“The traditional way, if you look at President Obama and other presidents, most of them didn't make calls. Lot of them didn't make calls. I like to call when it's appropriate, when I think I'm able to do it. They have made the ultimate sacrifice. So generally I would say that I like to call,” Trump said.

Trump said he plans to call and send letters out to the families “either today or tomorrow.”

When challenged by a reporter, Trump walked back his response.

“I was told that he didn't often. Lot of presidents don't,” Trump said. “President Obama, I think, probably did sometimes. Maybe sometimes he didn't. I don't know. That's what I was told. All I can do is ask my generals. Other presidents did not call. They'd write letters. Some presidents didn't do anything. But I like the combination.”

Former Obama advisers were quick to offer backlash.

This is an outrageous and disrespectful lie even by Trump standards. Also: Obama never attacked a Gold Star family. https://t.co/JgzTUIzWIa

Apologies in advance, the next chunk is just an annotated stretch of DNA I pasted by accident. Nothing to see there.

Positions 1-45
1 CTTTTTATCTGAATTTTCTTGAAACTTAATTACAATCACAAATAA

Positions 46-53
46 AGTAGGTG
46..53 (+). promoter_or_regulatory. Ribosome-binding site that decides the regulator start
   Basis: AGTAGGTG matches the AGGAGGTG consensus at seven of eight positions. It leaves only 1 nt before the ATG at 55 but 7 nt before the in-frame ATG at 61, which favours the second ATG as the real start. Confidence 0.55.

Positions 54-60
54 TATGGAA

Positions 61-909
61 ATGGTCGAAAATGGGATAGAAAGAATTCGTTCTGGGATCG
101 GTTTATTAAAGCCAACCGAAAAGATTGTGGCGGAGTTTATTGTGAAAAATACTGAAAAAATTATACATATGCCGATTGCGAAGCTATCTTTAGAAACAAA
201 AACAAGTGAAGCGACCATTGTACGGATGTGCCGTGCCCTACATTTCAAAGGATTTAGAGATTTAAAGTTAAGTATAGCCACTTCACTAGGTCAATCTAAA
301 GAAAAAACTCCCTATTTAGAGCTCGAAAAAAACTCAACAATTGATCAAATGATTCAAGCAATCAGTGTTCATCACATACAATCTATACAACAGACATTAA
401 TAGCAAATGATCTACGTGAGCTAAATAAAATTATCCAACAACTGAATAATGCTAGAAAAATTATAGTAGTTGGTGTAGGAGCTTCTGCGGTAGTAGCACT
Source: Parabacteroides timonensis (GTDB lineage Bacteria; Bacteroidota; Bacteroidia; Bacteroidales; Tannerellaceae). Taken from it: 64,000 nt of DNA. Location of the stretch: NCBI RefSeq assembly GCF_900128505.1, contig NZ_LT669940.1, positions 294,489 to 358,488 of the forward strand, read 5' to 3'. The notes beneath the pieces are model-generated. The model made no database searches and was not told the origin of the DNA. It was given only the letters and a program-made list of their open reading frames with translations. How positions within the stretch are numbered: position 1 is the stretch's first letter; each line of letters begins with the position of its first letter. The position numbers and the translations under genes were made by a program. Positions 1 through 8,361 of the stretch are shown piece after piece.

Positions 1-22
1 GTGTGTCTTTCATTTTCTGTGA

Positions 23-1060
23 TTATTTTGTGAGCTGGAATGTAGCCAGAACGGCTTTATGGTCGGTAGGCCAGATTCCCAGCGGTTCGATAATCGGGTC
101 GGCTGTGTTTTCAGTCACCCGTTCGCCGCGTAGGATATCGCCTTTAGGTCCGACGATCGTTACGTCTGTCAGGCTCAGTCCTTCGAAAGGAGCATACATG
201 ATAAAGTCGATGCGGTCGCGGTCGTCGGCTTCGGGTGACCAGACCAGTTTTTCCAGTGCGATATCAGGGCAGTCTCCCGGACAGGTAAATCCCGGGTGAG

— Ben Rhodes (@brhodes) October 16, 2017

Hillary Clinton and NFL protests

After tweeting Monday morning that he was recently asked if he thought Hillary Clinton would run for president again in 2020 and that he "hope[s] so," Trump repeated the position when his former Democratic rival was invoked in relation to the NFL national anthem protests.

"I hope Hillary runs. Hillary, please run again," the president urged after her name was mentioned in the Rose Garden.

Clinton has taken the position that professional football players have the right to kneel during the national anthem in protest of racial injustice, and that the action is not necessarily one that demeans the flag or the U.S. military. Trump has repeatedly called attention to the protests and has said that the NFL should institute a rule forcing players to stand.